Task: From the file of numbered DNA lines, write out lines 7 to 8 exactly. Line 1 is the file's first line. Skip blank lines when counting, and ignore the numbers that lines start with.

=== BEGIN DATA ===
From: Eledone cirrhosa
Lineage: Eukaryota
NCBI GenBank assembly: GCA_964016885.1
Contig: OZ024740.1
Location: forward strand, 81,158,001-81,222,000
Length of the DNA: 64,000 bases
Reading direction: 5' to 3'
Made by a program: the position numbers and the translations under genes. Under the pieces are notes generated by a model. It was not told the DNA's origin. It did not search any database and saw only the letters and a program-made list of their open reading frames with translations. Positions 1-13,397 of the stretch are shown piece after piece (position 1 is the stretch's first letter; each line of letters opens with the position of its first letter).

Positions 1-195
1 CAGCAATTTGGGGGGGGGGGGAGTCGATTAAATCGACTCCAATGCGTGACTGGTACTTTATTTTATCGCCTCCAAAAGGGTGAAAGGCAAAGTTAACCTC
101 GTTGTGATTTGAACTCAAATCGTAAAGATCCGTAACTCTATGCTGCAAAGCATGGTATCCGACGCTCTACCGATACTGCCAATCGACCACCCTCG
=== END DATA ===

Reading direction: 5' to 3'
Made by a program: the position numbers and the translations under genes. Under the pieces are notes generated by a model. It was not told the DNA's origin. It did not search any database and saw only the letters and a program-made list of their open reading frames with translations. Positions 1-13,397 of the stretch are shown piece after piece (position 1 is the stretch's first letter; each line of letters opens with the position of its first letter).